Text Size

Site Search powered by Ajax

Dandelion

Dandelion

Botanical Description & Habitat

Taraxacum officianalis

Family
Compositae

Common Names

Lion's tooth
White endive
Wild endive

Habitat
Abundant all over the world; found in meadows and pastures.

Description
Dandelion has a thick, light brown perennial root which produces a rosette of basal leaves. A leafless flower stem grows from the center of the basal leaves; it is smooth, hollow, and terminates with a single large, golden flower, which opens during the day and closes at night and in the rain. The root, leaves, and stem contain a milky fluid. The flower is succeeded by a hairy puffball containing seeds, which ripen and are dispersed by the wind.

Medicinal Parts
Dried cut aerial parts and leaves; collected in May
Dried roots; collected in the autumn.

Historical Properties & Uses

Dandelion is one of the strongest cholagogues and choleretics known. Its ability to promote the flow of bile is unequaled among the common herbs. It is used specifically to promote the health of the liver and related organs and glands. Research indicates it aids recovery from many kinds of liver disease, including hepatitis and liver insufficiency. Several European proprietary liver remedies contain dandelion root. Related disorders of digestion, such as dyspepsia, have also benefited from ingestion of the herb.

Dandelion's proven diuretic action is attributable, at least in part, to the presence of potash. In addition to its content of bitters, dandelion is high in inulin, a form of carbohydrate easily assimilated by diabetics; hence, it is a potential source of nutritional support for diabetics. Recently, anti-tumor principles have been isolated from dandelion, providing partial support for a centuries-old Chinese use of the herb. It may also have hypoglycemic action.

This herb has approval status by the German Commission E for loss of appetite (see appetite disorders), dyspepsia and flatulence.

The root has separate approval status as: choleretic, diuretic and appetite stimulant.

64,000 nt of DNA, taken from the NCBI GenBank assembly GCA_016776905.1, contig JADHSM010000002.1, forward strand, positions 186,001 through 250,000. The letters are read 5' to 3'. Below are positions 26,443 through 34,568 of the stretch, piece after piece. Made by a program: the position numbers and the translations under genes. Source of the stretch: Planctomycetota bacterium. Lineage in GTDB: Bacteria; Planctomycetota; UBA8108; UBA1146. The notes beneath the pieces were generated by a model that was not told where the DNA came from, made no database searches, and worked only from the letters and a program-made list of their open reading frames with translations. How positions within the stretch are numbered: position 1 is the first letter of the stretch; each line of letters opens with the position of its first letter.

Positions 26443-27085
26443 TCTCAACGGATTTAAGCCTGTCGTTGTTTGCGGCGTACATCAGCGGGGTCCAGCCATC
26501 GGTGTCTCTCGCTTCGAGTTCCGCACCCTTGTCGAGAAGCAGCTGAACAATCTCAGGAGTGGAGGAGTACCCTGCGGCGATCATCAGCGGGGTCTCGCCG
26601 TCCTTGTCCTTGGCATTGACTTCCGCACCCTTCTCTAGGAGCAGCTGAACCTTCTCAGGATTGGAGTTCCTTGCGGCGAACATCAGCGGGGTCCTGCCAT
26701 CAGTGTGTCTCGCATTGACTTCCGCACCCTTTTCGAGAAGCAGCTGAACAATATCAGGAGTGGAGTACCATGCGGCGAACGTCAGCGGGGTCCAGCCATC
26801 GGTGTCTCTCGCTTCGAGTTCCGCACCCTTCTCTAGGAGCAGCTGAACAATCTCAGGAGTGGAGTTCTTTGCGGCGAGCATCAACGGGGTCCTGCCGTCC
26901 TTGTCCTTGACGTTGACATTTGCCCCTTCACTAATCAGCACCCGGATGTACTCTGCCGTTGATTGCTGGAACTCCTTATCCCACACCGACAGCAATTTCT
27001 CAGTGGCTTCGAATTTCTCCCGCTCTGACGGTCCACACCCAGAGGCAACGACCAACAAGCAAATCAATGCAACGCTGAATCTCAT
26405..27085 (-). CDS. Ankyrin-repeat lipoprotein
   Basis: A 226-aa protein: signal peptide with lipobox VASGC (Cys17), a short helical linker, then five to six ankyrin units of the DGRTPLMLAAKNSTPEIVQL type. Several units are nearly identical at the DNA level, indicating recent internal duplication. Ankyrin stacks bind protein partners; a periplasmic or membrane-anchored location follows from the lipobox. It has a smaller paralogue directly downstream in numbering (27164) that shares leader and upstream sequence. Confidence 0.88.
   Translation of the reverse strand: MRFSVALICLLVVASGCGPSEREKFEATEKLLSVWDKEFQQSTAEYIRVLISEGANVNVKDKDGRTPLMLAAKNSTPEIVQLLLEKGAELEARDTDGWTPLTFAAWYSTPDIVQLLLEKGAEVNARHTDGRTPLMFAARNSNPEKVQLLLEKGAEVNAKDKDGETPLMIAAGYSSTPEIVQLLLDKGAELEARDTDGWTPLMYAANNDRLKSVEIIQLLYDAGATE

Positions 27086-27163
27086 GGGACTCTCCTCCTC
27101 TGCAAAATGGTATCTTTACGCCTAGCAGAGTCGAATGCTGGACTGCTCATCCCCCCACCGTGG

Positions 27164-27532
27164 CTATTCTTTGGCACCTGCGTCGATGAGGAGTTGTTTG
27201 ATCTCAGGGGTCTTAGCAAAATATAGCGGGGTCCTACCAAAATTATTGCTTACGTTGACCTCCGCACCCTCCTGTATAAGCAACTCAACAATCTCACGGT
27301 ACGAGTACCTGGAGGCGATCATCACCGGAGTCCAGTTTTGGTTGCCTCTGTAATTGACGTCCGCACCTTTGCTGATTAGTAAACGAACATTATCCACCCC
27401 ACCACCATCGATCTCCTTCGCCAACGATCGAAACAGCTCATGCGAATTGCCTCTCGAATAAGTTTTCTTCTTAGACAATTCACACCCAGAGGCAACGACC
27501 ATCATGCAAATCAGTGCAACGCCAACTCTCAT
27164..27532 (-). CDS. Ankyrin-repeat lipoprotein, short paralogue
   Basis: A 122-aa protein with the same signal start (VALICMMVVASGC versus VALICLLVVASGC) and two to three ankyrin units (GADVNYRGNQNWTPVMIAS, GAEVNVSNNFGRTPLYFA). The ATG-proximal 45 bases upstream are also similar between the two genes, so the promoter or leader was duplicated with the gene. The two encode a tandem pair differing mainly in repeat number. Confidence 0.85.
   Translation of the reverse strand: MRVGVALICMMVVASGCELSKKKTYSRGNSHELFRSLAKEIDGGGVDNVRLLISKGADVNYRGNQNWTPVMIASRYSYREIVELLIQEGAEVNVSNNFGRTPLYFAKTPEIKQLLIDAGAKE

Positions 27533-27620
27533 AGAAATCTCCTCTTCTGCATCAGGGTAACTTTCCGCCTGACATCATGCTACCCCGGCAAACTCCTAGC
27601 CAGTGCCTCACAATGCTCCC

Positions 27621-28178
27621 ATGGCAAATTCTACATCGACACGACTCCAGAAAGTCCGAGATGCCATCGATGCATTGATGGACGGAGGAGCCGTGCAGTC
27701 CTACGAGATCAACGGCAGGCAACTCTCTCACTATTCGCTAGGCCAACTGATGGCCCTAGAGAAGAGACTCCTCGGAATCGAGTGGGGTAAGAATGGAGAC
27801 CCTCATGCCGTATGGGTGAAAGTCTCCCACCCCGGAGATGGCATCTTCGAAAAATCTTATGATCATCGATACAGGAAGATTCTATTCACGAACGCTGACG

References:

Blumenthal, M (Ed.): The Complete German Commission E Monographs: Therapeutic Guide to Herbal Medicines. American Botanical Council. Austin, TX. 1998.

Method of Action

Dandelion is both a cholagogue and a choleretic
Dandelion is one of the three strongest acting cholagogues known (others being wormwood and Helichrysum arenarium). It raises secretion of bile by over 50%. In experiments with rats, dandelion affects the secretion of bile much like an injection of the animals' own bile would. Since rats do not have gall bladders, the herb must work directly on the liver.

It is postulated the active choleretic principle may be heterocyclic nitrogen-containing constituents. But experts in the area of dandelion research agree that the many properties of this herb are the result of interactions among its constituents rather than the being a case of one chemical--one effect.

Clinically, dandelion has been observed to benefit people with colitis, liver congestion, gallstones and several forms of liver insufficiency. In particular, chronic hepatitis and dyspepsia with insufficient bile secretion are susceptible to the effects of this herb.

A German drug, "Hepatichol," contains dandelion, gentian, maria thistle, nettle, belladonna, and peppermint. Clinical studies with this medicine on 19 cases of gallstones, acute and chronic bile duct and gallbladder inflammation, dyskinesia of the bile duct, and jaundice caused by complete obstruction by gallstones, showed more or less complete recovery within several days. The length of recovery depended on the severity of the symptoms. Further tests with this drug on both healthy and sick subjects using valid controls and sophisticated probes found the medicinesignificantly enhanced both the concentration and secretion of bilirubin in the duodenum just minutes after administration.

Dandelion is a good diuretic
The diuretic property of dandelion has also been observed in several studies. This property may be attributable in part to the presence of potash. In one study a fluid extract of the plant decreased body weight in a month by 30%.

The properties of Inulin
Because of its high inulin content, dandelion belongs to the class of agents used as a blood purifier by many people. It is hard to find justification for this usage from the scientific literature.

Inulin is easily assimilated by diabetics (it contains no calories and does not stress the pancreas), and can therefore be used to regulate sugar metabolism. In the plant, inulin is converted enzymatically to fructose. According to many experts, the liver has a special affinity for fructose; fructose is more rapidly burned and catabolized than glucose. The heart can only utilize glucose after it is converted into glycogen by the liver. That process requires insulin production which can stress the pancreas and produces unwanted swings in blood sugar levels. It is extremely important in cases of conditions like coronary heart disease that the liver be able to provide energy very rapidly. In this regard, fructose, and therefore inulin, appear to be especially valuable in heart therapy.